The Department for Mining and Energy has opened 21 new mineral exploration release areas covering 7421 km2, giving explorers until 5pm Friday to lodge applications.
There are 680 mineral exploration licences in South Australia that are valid for up to five years before they need to be renewed or surrendered.
The department’s deputy executive director of mineral resources, Pru Freeman, said the release of 21 exploration areas at one time was an unusually high number in one batch and was in part due to not wanting to hold “application weeks” in the traditionally quiet months of December and January.
She said the handing in of licences often happened in waves but she expected strong interest including from North and South American explorers.
“Instead of just releasing a postage stamp here and there we decided we would do them together fresh in the new year so everyone could regroup and rethink,” Freeman said.
“The exploration cycle generally has been doing it tough the past couple of years because the small exploration companies that we rely on for the nimble and quick exploration using new technologies are finding it very hard to get financial backing.
“The main change we’ve seen over the past three years is a lot of the on-ground drilling and geophysics is being done by the middle size and larger mining houses that have mills to feed and have mining operations already.
“They task their geos with finding new deposits on greenfield sites and it’s leaving a lot of our little juniors really struggling to find the cash they need to drill.”
Applicants must submit a proposed program of exploration with phased and costed expenditure. The minimum expenditure requirement is nominally $30,000 plus $97/km2 per year and rounded to the nearest $5000.
“It was a difficult end to last year in that it was becoming obvious that small companies were finding it hard to raise money,” Freeman said.
“One of the key requirements of holding an exploration licence in South Australia is you have to meet an expenditure commitment, which is set by area and a number of companies just couldn’t raise enough money to keep those commitments.”
About a third of the new exploration release areas are within the Gawler Craton region, which is already home to large-scale copper/gold mines Olympic Dam, Prominent Hill and Carrapateena. BHP announced in November 2018 it had made a huge copper/gold discovery at Oak Dam West, 65km south of its Olympic Dam operation.
The leaseholders will also have access to data from the almost completed Gawler Craton Airborne Survey, which captured approximately 1,800,000 line kilometres of data over an area of about 324,000sq km – the size of Norway – and is the largest survey of its kind to be done in Australia and possibly the world.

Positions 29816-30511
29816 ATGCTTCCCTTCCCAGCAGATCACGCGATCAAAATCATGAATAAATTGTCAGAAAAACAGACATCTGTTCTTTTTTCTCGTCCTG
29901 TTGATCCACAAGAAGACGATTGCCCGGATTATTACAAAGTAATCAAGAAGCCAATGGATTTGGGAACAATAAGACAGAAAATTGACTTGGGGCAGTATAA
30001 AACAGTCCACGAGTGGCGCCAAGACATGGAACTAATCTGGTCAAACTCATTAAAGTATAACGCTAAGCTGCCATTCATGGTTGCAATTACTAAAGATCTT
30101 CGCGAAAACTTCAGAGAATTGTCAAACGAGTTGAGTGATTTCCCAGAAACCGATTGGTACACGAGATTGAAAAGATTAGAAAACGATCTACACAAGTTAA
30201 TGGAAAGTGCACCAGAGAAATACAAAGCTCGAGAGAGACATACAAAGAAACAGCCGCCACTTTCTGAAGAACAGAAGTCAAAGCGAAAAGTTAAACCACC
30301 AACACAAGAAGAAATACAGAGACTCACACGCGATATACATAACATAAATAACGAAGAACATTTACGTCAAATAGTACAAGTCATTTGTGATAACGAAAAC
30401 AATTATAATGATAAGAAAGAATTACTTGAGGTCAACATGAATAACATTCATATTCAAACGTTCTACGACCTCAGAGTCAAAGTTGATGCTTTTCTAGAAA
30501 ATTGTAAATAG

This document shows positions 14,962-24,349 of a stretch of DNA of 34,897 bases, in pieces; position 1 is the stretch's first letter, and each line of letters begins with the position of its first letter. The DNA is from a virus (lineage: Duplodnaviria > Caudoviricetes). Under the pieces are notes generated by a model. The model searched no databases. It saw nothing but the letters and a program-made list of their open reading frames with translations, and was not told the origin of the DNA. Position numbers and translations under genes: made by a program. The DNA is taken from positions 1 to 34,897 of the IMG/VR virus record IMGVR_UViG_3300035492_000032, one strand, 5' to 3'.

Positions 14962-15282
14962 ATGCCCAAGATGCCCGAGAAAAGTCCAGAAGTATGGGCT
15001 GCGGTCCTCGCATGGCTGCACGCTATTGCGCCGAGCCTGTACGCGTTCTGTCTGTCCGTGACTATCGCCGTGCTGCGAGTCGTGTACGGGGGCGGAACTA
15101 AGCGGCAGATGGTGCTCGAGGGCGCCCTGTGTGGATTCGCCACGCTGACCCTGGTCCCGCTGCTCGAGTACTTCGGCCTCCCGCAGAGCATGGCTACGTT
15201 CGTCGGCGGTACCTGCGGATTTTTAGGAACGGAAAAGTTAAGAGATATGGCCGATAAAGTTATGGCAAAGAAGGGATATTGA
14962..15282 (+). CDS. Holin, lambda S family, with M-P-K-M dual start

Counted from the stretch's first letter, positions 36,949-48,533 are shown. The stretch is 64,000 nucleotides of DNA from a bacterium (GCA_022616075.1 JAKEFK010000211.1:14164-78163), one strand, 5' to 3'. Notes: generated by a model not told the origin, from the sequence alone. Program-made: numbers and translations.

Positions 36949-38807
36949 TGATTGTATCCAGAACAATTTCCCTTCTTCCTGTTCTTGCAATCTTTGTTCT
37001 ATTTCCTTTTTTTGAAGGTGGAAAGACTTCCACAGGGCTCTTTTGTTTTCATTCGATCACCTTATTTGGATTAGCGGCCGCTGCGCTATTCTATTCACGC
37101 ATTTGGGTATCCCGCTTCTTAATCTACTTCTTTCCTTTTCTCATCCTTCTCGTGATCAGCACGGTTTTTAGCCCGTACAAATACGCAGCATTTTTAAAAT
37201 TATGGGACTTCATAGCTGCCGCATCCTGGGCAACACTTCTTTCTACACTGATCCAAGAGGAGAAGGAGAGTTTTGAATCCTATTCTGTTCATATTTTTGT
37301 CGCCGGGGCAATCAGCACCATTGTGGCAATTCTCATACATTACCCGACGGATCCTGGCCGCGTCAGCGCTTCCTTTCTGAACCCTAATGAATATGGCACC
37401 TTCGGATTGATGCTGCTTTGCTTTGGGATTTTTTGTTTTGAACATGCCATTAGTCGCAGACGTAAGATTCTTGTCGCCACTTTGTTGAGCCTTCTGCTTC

Freeman said she expected copper/gold deposits to be the most popular targets among explorer applications, particularly in the eastern half of the Gawler Craton region.
“In that part of the world, it’s highly prospective but it’s also quite deep so it would be reasonable to expect that the next Prominent Hill or Carrapateena is under hundreds of metres of cover and that’s expensive to drill so that’s why we’re expecting those medium to large companies to show interest,” she said.
“But that’s not to say some of these juniors couldn’t partner with some of these bigger companies on joint ventures particularly if they’ve got expertise and ideas.”
Australia has about 6 per cent of the world’s economic copper resources and is ranked third after Chile (25 per cent) and the USA (16 per cent). South Australia hosts 68 per cent of Australia’s economic demonstrated resources of copper.
The Weatherill government launched South Australia’s Copper Strategy in February 2016, which aims to triple the state’s copper production to one million tonnes per year within two decades.
Freeman said the state was now starting to be taken seriously globally as a significant copper-producing region, particularly among the copper powerhouses of Chile, Canada and the United States.
“When we first put out our aspirational target for copper production some people said ‘yeah right’ but now it’s actually looking do-able and the Oak Dam West announcement late last year really lit the flame,” she said.
Want to comment?
Send us an email, making it clear which story you’re commenting on and including your full name (required for publication) and phone number (only for verification purposes). Please put “Reader views” in the subject.
We’ll publish the best comments in a regular “Reader Views” post. Your comments can be brief, or we can accept up to 350 words, or thereabouts.
InDaily has changed the way we receive comments. Go here for an explanation.
We value local independent journalism. We hope you do too.
InDaily provides valuable, local independent journalism in South Australia. As a news organisation it offers an alternative to The Advertiser, a different voice and a closer look at what is happening in our city and state for free. Any contribution to help fund our work is appreciated. Please click below to become an InDaily supporter.